The proposal describes a combined neurochemical and histochemical approach to the study of the genetic regulation of the mesolimbic and nigrostriatal dopamine-containing systems. The work is focused on a mutant allele that discriminates in its action among the brain's dopaminergic neurons resulting in a striking regional specificity. The genetic mutation to be examined is weaver, an autosomal recessive mutation in mouse in which the ventral and dorsal striatum are affected according to recognized functional subdivisions. Specifically, the nucleus accumbens retains entirely normal concentrations of dopamine whereas the dopamine content of the caudoputamen is reduced by 70%. Other striatal and non-striatal targets of the dopamine-containing cell bodies in midbrain are affected or not in a remarkable pattern with its strict boundaries entirely reproducible in homozygous weaver animals and in a less severe way but with exactly the same pattern in the heterozygous weavers. The pattern strongly suggests separable genetic control of the mesolimbic and nigrostriatal systems. Our preliminary developmental studies show that this control is exerted during early postnatal life. It has its developmental timing and many other features in common with the defect that this gene exerts on a completely unrelated (anatomically) population of cells, the cerebellar granule cells.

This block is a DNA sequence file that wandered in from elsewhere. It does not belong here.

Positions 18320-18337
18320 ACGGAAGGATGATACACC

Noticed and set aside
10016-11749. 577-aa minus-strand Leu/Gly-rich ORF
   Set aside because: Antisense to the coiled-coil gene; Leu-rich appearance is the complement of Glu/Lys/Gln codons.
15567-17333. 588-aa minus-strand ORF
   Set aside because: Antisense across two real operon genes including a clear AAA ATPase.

The aims have four long-term targets. One is to define the spared and affected populations of dopamine cells and to examine the features which distinguish them. The second is to make an analysis of the consequences of the loss of dopamine for the final organization of the striatum.
The third aim i s to examine how the genetic control of these subsets of dopamine neurons is regulated.
The fourth aim i s to define features in common between the action of the gene in the cerebellum and in the dopamine system in an effort to reveal a common molecular mechanism. These studies will require measurements of and anatomical distribution of dopamine and tyrosine hydroxylase (TH) as well as measurements of the messenger RNA which encodes for TH. There will be retrograde tracer studies, 3H-thymidine mapping, and examination of migration of dopamine neurons and their relationships to glial cells. This work has the eventual aim of uncovering the orderly sequence of genetic information which governs the development of dopamine-containing neurons.
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